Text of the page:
- Replace the RG-8X cable that came with the SO-239 mount with something sturdier and with more shielding. I might go so far as to run grounded EMT under the bed rails then put Andrew Heliax thru the EMT. Hardline thru EMT is probably too expensive for a fixed station running 1KW to a dipole; for a short run in a noisy, dangerous environment, the price differential is minor.
- Make a proper gasket for the antenna lead coming thru the shell. I completely cheaped out on this and used RTV silicone instead of making a grommet out of rubber. What I did works but is embarrassingly ugly.
- Route the antenna line thru the bed and cabin wall instead of thru the windows. Yet another short-term, aggie engineering solution while I sort out the bigger problems.
A few things to consider before doing this yourself
After I finished this first install, I thought to myself, “Damn, I’m glad I have some idea what I’m doing.” There were multiple times where a simple mistake would have caused me to set my carpet on fire, drill holes in the wrong place on a a $2,000 shell, fry my radio or zap my truck’s wiring harness. One of my photography professors used to say that it was as important to know how to fix a mistake as it was to know how to do something in the first place. I think that’s true, but I also think it’s true that one should strive not to make mistakes in the first place. Before you start doing something like this, a few things to remember:
- Make models, or at least test-fit everything before drilling any holes. I used double-sided tape to stick the antenna mount to the outside of the shell then opened the doors to verify that I wouldn’t interfere with door movement.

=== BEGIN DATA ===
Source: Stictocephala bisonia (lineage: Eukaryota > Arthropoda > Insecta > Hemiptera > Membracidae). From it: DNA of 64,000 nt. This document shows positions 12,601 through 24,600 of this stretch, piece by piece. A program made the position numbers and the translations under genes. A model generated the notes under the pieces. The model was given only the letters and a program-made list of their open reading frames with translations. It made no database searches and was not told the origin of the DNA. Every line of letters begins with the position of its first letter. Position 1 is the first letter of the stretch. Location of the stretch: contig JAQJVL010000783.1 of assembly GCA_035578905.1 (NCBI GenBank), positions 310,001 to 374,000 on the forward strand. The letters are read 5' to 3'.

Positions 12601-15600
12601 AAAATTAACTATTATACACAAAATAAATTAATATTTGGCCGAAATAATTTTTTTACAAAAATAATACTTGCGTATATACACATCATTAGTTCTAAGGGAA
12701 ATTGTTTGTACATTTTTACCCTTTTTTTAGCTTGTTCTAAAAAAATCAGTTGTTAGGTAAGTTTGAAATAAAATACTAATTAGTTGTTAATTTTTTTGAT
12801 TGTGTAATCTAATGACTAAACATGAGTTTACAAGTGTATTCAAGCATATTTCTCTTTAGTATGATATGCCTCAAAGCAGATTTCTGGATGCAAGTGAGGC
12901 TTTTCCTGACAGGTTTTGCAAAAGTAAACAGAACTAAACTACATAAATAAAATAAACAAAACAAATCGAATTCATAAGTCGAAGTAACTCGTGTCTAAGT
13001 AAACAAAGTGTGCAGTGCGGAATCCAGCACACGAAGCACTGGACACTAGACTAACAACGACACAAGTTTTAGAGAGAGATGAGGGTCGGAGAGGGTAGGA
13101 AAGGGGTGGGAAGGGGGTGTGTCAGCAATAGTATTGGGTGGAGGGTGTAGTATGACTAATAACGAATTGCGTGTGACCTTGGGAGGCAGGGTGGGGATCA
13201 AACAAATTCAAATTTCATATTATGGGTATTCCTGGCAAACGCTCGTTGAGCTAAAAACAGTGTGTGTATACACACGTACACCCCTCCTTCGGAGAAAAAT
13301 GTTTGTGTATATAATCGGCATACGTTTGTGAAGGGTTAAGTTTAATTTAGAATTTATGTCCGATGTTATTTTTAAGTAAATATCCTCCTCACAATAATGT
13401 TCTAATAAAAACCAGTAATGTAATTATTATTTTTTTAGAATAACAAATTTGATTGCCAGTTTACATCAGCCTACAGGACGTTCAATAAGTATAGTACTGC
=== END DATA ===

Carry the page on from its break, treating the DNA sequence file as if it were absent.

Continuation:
- Put the radio where you think you want it, then adjust everything in the cabin. I forgot about the 2nd set of cup-holders in the dash that I rarely use and nearly mounted the radio too high for them to be opened.
- Prop up the radio where you want it or have a friend hold it in place, then try to use the radio from a seated driver’s or passenger’s position. Put on your seat-belt, adjust the seat, then look at the display, twiddle the knobs, and otherwise play radio.
- If you don’t have the factory service manual for your vehicle, buy/borrow it while deciding where to mount your radio or antenna. Even with the manual, I still needed to crawl up under the truck and verify that I had clearance for the thru bolts and that there were no wires attached to the transmission tunnel.
- When you decide to drill a hole, think about what will go there when you take the bolt out of the hole. Will you be able to plug the hole? Tape over it? Weld/braze in a slug?
As I was finishing the install, it occurred to me that I might some day buy an FT-857D that would easily fit in the dash. The holes for the mounting bracket that I carefully drilled thru slits in the carpet to keep the resale value high will be easy to close over simply because I want to move the radio mount. Because I used a common antenna mount with plenty of clearance I can easily replace the ATAS with a VHF tri-band or a single-band HF antenna.
Safety was one of the reasons I went so bolt-and-mount happy on this install. I put a lot of effort into this installation, far more than simply putting a mag-mount on the roof and leaving the transceiver laying on the transmission hump with loose wires running across the carpet. Loose equipment in the cabin can turn a minor panic stop into a minor injury accident or interfere with operation of the vehicle; a loose antenna can cause all sorts of problems for other drivers on the road.
[tags]amateur radio,hf mobile,tundra,yaesu[/tags]